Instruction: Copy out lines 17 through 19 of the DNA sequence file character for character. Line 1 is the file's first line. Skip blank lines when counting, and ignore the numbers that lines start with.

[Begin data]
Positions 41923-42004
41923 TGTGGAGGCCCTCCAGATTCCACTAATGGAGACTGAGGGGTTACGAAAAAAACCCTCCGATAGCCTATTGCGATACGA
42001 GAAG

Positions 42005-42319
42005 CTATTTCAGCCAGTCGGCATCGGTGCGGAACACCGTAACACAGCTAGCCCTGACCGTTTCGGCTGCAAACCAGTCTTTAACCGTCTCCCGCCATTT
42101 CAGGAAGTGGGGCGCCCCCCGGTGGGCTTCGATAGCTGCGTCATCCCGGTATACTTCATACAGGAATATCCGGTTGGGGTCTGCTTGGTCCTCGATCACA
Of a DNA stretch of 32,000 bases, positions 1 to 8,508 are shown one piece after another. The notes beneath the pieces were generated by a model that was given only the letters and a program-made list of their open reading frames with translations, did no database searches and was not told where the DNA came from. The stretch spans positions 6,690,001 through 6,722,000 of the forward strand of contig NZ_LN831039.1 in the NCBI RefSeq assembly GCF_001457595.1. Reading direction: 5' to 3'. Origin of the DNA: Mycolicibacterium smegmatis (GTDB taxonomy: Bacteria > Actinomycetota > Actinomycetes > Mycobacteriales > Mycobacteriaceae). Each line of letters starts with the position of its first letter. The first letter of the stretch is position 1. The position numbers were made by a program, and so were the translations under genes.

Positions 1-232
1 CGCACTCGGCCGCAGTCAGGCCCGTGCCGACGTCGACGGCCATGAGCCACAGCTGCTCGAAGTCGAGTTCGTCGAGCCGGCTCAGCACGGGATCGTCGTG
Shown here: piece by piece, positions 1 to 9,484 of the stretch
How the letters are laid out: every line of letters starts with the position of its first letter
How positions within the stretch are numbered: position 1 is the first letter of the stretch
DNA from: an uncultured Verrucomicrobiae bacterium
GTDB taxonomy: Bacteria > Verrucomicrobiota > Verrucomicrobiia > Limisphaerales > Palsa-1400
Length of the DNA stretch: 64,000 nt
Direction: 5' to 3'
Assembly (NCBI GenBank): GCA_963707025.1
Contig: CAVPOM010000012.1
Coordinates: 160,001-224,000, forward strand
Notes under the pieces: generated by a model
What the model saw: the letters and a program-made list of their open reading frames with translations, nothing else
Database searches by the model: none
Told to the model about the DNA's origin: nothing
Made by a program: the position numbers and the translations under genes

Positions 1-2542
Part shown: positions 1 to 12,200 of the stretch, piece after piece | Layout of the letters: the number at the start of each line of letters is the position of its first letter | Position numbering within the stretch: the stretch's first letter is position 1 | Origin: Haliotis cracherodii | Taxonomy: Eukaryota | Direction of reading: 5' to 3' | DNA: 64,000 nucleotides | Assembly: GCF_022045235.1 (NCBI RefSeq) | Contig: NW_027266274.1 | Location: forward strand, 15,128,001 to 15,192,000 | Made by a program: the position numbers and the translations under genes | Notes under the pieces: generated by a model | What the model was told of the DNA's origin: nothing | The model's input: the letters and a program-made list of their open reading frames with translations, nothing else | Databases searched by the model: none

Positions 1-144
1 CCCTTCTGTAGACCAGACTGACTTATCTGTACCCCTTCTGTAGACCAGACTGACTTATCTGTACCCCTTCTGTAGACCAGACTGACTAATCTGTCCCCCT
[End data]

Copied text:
Assembly (NCBI GenBank): GCA_963707025.1
Contig: CAVPOM010000012.1
Coordinates: 160,001-224,000, forward strand